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> Murali
wezwaz
post Dec 31 2008, 12:40 PM
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Could Sri Lanka please stop playing Bangladesh!!! You'd think they do it just to pump up Murali's record. It's getting to the ridiculous. The bloke has 85 wickets against them at an average of about 11. Add his wickets against Zimbabwe and he totals 170+ at less than 15. That's 23% of his wickets against club cricketers!

Look at his record against Australia: 59 in 13 tests at 36. And he's not a lot better against India, averaging 30.

I think Bangladesh and Zimbabwe still need to be encouraged to play better cricket, but Murali continues to gorge himself on these easy pickings. It's an insult to better bowlers with career figures that pale against Murali's. Honestly, he's not that good and will always have controversy hanging over his head.

To this day I still feel it's impossible to turn an offspinner the other way, unless you are doing something strange with your arm. Can anyone explain how to make a legspinner out of an offspinner, logically?
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Stirer
post Jan 1 2009, 07:17 PM
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Oh dear Wezwaz, we have had this debate so often in the past. I produced some stats that compared Shane Warne with Murali, excluding the "minnows" from the others, and Murali shaded Warne on that count, and on the count of playing against the minnows only - both in averages and in strike rate. The only open debate at the time was how many wickets each bowler had.

The fact remains that you can't pick and choose which stats you want to keep and which you want to waiver. As in any other sport, you play against some geniuses and against some dum-dums. They all count.

About the doosra. It is not Murali's invention. According to Bob Woolmer's "Art and Science of Cricket", the originator of the Doosra was Saqlain Mushtaq (and others debate that it was the West Indian Sonny Ramadhin). The name means "the second one", or "the other one" in Urdu.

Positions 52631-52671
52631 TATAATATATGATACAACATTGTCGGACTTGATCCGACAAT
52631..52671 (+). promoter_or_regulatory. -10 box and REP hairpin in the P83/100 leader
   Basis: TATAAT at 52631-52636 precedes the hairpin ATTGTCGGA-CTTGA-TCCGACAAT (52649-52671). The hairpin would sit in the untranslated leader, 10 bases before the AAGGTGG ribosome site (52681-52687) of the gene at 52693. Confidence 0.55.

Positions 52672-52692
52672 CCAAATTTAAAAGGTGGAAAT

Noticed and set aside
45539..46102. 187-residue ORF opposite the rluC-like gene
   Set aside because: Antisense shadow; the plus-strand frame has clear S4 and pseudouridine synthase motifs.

Also, Murali was tested and cleared in Australia by Australian scientists. It is well documented that he has freakish and almost unique ultra-supple movement in his wrist and fingers that enables him to do things with a cricket ball that no other player can emulate. My own daughter can partly emulate this: she can lay her thumb back flat against her forearm, and hold her wrist at a most unnatural angle. Her elbow also bends quite a bit "the other way". If only she had been a cricketer !!!!

Another thing about Murali is his uncanny accuracy. If you wait for him to bowl a bad ball, you've got a long wait a-coming. Just get over it and admire a genius at work. He's going to be around for quite a time still, and will probably take 1000 test wickets. I'm waiting for him to bowl in tandem with that other SL "freak" - Mendis.
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Shane
post Jan 2 2009, 08:43 AM
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Mushtaq it twas indeed. (IMG:style_emoticons/default/dry.gif)
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wezwaz
post Jan 2 2009, 03:02 PM
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Safe to say he never ever troubled Australian batsmen, but simply mesmerized the rest. I watched him a lot and he was innocuous against Australia.

Of course, even the best bowlers have their bad patches, or countries against who they didn't perform as well as the rest of their record suggests. So, Murali has his place and you can say he is a unique bowler.